given to animals’ lives and pain? Given that animals are to count 
for something, is the extra gain obtained by eating them rather than 
nonanimal products greater than the moral cost? How might these 
questions be decided? 

We might try looking at comparable cases, extending whatever 
judgments we make on those cases to the one before us. For ex- 
ample, we might look at the case of hunting, where I assume that 
it’s not all right to hunt and kill animals merely for the fun of it. 
Is hunting a special case, because its object and what provides the 
fun is the chasing and maiming and death of animals? Suppose 
then that I enjoy swinging a baseball bat. It happens that in front 
of the only place to swing it stands a cow. Swinging the bat unfor- 
tunately would involve smashing the cow’s head. But I wouldn’t 
get fun from doing that; the pleasure comes from exercising my 
muscles, swinging well, and so on. It’s unfortunate that as a side 
effect (not a means) of my doing this, the animal’s skull gets 
smashed. To be sure, I could forego swinging the bat, and instead 
bend down and touch my toes or do some other exercise. But this 
wouldn’t be as enjoyable as swinging the bat; I won’t get as much 
fun, pleasure, or delight out of it. So the question is: would it be 
all right for me to swing the bat in order to get the extra pleasure 
of swinging it as compared to the best available alternative activity 
that does not involve harming the animal? Suppose that it is not 
merely a question of foregoing today’s special pleasures of bat 
swinging; suppose that each day the same situation arises with a 
different animal. Is there some principle that would allow killing 
and eating animals for the additional pleasure this brings, yet 
would not allow swinging the bat for the extra pleasure it brings? 
What could that principle be like? (Is this a better parallel to eat- 
ing meat? The animal is killed to get a bone out of which to make 
the best sort of bat to use; bats made out of other material don’t 
give quite the same pleasure. Is it all right to kill the animal to 
obtain the extra pleasure that using a bat made out of its bone 
would bring? Would it be morally more permissible if you could 
hire someone to do the killing for you?) 

Such examples and questions might help someone to see what 
sore of line he wishes to draw, what sort of position he wishes to 
take. They face, however, the usual limitations of consistency 

3 « 

State-of-Nature Theory 

arguments; they do not say, once a conflict is shown, which view 
to change. After failing to devise a principle to distinguish swing- 
ing the bat from killing and eating an animal, you might decide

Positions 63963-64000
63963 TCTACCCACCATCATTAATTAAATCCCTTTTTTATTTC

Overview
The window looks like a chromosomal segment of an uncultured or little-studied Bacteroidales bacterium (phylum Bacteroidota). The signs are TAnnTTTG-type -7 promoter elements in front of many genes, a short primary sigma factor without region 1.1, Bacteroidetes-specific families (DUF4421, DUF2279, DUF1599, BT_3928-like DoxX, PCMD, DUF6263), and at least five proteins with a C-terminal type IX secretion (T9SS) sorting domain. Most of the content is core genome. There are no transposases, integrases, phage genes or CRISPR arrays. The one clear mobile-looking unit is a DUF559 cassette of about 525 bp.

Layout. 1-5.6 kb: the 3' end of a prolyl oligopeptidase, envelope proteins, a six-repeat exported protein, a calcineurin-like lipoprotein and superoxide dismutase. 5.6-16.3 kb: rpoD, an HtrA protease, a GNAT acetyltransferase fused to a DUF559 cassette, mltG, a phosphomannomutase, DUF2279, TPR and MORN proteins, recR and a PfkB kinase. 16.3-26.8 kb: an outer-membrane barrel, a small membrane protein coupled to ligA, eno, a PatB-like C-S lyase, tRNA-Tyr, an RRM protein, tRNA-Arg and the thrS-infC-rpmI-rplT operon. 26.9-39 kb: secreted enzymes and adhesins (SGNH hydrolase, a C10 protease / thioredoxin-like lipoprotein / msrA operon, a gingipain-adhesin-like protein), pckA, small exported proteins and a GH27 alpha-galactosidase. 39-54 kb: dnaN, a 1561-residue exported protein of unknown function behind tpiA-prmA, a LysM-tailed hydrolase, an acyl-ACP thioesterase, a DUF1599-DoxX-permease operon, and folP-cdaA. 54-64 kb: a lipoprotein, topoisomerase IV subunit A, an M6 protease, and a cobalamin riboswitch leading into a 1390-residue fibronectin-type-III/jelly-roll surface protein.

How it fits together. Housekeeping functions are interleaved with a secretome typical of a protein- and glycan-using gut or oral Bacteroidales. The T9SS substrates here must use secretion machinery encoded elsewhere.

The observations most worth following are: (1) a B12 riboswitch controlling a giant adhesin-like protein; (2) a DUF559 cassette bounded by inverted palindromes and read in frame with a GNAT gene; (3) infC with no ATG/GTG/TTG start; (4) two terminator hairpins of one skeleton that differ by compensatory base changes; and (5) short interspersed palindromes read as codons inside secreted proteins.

that it’s really all right, after all, to swing the bat. Furthermore, 
such appeal to similar cases does not greatly help us to assign 
precise moral weight to different sorts of animals. (We further 
discuss the difficulties in forcing a moral conclusion by appeal to 
examples in Chapter 9.) 

My purpose here in presenting these examples is to pursue the 
notion of moral side constraints, not the issue of eating animals. 
Though I should say that in my view the extra benefits Americans 
today can gain from eating animals do not justify doing it. So we 
shouldn’t. One ubiquitous argument, not unconnected with side 
constraints, deserves mention: because people eat animals, they 
raise more than otherwise would exist without this practice. To exist 
for a while is better than never to exist at all. So (the argument 
concludes) the animals are better off because we have the prac- 
tice of eating them. Though this is not our object, fortunately it 
turns out that we really, all along, benefit them! (If tastes changed 
and people no longer found it enjoyable to eat animals, should 
those concerned with the welfare of animals steel themselves to 
an unpleasant task and continue eating them?) I trust I shall not 
be misunderstood as saying that animals are to be given the same 
moral weight as people if I note that the parallel argument about 
people would not look very convincing. We can imagine that pop- 
ulation problems lead every couple or group to limit their children 
to some number fixed in advance. A given couple, having reached 
the number, proposes to have an additional child and dispose of it 
at the age of three (or twenty-three) by sacrificing it or using it for 
some gastronomic purpose. In justification, they note that the 
child will not exist at all if this is not allowed; and surely it is bet-